Saturday, 28 August 2010

Guns and butter

A couple of music reviews

First - Pere Ubu at Bath's Komedia:

There’s an air of self-fulfilling prophecy about this. Having named Cleveland, Ohio’s original avant-garage band after Alfred Jarry’s monstrous theatrical creation back in 1975, here’s David Thomas ‘playing’ the character of Pere Ubu himself in a Brechtian performance art panto that’s Greil Marcus’s theory about punk having pinched its best ideas from Dada brought to life. In short, it’s quite brilliant - an unlikely music/theatre adventure that veers from the sublime to the ridiculous via spasming dancers, dropped scenes, temper tantrums, theremin-garnished atmospherics, sock puppets, farting and spacey animation from the Brothers Quay. Astonishingly, it manages both to put across the gist of Jarry’s deliriously satirical 1896 play and feature some of the most joyously rebarbative music that Pere Ubu (the band) have made since their ‘Dub Housing’/‘New Picnic Time’ rule-shredding heyday. Sound arrives in slabs and moods, sporadically coalescing into plot-related songs called things like ‘March of Greed’ and ‘Big Sombrero’, while, hip flask in hand, Thomas himself lurches and swaggers (or lies down full length, wearing a nightcap), purring, growling and yelping through dialogue and lyrics alike, a cross between Tom Waits, William Burroughs and that slightly disturbing but twinkly-eyed uncle who grandpa should have kept locked in the basement. When they’re not beating conventional three-chord rock into disorienting new shapes like demented blacksmiths reinventing the horseshoe, his musical ‘minions’ swap instruments for chicken masks and sacks to join in the ‘action’ as everything from Polish peasants to Ubu’s nemesis Captain Ordura (in a fetching frock). It’s funny, garbled, fucked-up, stupid, great - antidotal evidence that, with the appropriate chutzpah and humour, you can do something different with the basic gig format without ending up with Peter Gabriel dressed as a flower. Or with a lecture on rainforests by Sting (subject here to a withering ad hoc caricature). That, for afters, we get ten or so minutes of ‘pure’ Ubu - including an out-of-the-blue, full-on blast through previously-deemed-controversial second ever single ‘Final Solution’ - is merely yer proverbial cake icing. We leave Mr Thomas, perched on the front of the stage, good-humouredly flogging CDs from a cardboard box.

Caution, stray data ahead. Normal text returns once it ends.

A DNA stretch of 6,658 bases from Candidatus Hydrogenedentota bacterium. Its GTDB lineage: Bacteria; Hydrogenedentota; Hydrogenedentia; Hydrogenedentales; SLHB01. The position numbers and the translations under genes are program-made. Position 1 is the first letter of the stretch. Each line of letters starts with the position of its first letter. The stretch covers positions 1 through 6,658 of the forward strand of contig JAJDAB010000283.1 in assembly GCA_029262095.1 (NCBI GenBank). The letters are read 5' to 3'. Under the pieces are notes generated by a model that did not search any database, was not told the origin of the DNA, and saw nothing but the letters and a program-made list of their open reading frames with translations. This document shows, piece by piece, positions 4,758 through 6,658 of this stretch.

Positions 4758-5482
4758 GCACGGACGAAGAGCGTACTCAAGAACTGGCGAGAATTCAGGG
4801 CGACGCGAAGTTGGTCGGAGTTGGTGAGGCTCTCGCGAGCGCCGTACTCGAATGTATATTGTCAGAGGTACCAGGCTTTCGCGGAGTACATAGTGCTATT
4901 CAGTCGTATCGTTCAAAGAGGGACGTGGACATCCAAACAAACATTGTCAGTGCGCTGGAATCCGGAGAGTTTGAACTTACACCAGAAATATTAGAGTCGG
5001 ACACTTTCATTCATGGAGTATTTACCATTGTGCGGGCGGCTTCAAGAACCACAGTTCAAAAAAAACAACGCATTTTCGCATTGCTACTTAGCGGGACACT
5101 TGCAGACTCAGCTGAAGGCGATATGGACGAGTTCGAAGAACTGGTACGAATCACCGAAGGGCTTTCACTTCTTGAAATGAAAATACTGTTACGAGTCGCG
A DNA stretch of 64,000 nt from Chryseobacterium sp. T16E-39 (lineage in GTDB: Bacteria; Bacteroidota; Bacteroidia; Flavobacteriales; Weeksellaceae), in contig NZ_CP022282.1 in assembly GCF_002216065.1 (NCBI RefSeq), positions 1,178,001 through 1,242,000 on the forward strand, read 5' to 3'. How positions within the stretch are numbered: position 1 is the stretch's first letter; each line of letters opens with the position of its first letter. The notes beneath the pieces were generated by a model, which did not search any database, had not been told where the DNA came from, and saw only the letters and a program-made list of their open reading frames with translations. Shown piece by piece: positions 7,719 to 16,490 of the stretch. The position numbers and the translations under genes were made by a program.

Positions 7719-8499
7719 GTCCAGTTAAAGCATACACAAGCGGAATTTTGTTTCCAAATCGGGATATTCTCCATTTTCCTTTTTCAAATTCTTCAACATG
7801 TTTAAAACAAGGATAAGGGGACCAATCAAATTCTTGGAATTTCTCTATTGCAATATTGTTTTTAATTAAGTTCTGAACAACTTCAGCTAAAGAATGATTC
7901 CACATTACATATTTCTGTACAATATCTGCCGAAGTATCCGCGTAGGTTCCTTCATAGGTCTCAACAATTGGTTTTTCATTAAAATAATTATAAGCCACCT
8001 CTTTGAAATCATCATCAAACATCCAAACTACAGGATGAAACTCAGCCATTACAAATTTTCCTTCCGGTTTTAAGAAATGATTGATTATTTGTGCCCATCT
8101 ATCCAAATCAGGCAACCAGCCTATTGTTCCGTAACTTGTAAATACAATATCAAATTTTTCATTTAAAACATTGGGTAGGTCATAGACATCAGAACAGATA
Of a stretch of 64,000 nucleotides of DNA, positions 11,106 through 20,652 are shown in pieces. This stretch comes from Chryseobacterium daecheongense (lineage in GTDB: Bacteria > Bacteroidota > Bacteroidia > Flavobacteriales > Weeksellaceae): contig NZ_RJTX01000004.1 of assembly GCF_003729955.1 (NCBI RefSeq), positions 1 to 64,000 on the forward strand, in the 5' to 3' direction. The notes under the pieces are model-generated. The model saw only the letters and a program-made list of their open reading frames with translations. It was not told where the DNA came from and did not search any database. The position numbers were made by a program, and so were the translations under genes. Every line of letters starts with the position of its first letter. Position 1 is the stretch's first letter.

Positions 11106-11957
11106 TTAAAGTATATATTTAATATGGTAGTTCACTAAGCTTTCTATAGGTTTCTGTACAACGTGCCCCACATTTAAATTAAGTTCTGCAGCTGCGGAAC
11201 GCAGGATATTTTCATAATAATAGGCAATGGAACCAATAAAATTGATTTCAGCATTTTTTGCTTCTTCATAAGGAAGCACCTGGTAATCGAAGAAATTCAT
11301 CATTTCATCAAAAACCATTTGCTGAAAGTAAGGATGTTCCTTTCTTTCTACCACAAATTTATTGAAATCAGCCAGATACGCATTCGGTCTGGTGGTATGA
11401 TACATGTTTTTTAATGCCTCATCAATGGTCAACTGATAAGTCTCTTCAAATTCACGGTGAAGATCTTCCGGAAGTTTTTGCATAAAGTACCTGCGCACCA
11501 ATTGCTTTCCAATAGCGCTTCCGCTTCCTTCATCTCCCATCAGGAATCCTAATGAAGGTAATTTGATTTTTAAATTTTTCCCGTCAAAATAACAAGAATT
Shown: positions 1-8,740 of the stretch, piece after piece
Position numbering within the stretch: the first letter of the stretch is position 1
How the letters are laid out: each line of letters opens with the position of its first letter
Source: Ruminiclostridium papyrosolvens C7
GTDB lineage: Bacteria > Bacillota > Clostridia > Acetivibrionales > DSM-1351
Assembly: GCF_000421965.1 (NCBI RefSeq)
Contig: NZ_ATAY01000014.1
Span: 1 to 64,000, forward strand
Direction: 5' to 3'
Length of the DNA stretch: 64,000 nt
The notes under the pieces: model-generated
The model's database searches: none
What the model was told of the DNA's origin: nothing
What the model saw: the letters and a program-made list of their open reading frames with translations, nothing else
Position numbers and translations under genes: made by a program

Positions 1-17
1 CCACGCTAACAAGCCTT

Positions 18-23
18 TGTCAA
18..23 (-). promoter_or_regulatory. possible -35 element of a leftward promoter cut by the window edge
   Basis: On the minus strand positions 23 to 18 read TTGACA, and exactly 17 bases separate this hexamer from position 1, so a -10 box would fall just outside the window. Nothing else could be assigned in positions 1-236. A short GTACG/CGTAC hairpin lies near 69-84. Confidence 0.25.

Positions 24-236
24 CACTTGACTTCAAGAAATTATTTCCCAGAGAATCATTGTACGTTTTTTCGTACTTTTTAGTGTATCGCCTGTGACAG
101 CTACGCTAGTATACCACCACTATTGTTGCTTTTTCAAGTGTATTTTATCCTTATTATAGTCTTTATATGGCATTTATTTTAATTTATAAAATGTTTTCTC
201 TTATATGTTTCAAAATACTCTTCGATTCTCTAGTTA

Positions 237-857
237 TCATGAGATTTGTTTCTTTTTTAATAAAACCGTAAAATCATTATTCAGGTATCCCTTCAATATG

Second - Public Image Ltd at Bristol's O2 Academy

Rumours that J Lydon Esq has mellowed with age (and advertising income) have been greatly exaggerated. There’s nothing remotely mellow – or buttery – about the way PiL tear into savage lament ‘Death Disco’ and messianic diatribe ‘Religion’. Or about a two-hour set which, as well as ticking off ‘Memories’, ‘Flowers of Romance’, ‘Don’t Ask Me’ and the other ‘hits’ (term used advisedly), snares a pugilistic ‘Chant’, a slow-burning, Penetration-esque ‘Psychopath’ and an epic and rancorously mournful ‘Albatross’. True, this version of the band leaves fewer loose ends than the Levene/Wobble-staffed original and only ‘Four Enclosed Walls’ actively threatens to collapse into atonal clatter, but the oh-so-effective combination of lolloping, dubbed-up bass, hard-as-nails drumming and top-end-shredding guitar patented on ‘Metal Box’ is very much in evidence. Even ‘recent’ tracks – i.e. those written 20-odd, rather than 30, years ago – get the treatment and sound all the better for it, the likes of ‘Tie Me to the Length of That’ and ‘USLS1’ given the kind of strung-out spaciness they were begging for. As for Lydon himself, he’s in fine form. He might look like a costive cocktail barista these days but he still sounds like a cross between an irate muezzin and a pregnant teenager, swooping from irritated nasal whine to portentous declamation (“The priests are coming – lock up your children”) in the blink of a chord change. Whatever his off-stage, panto dame-like posturing for the benefit of ‘I’m a Celebrity’, Country Life and the tabloids, when it comes to PiL and these songs of love, rage, terrorism and death, he does, it seems, still mean it (man). A post-ciggy encore sees what Mrs Venue insists on calling ‘the mush pit’ nostalgically pogoing to ‘Public Image’, ‘Rise’ and the discoid whelp of ‘Open Up’ but, for yours truly, it’s the early-on poise and swagger of ‘Poptones’ what done it. Anger and beauty – now there’s a thing.

Originally published by Venue magazine in Bristol, see ffi

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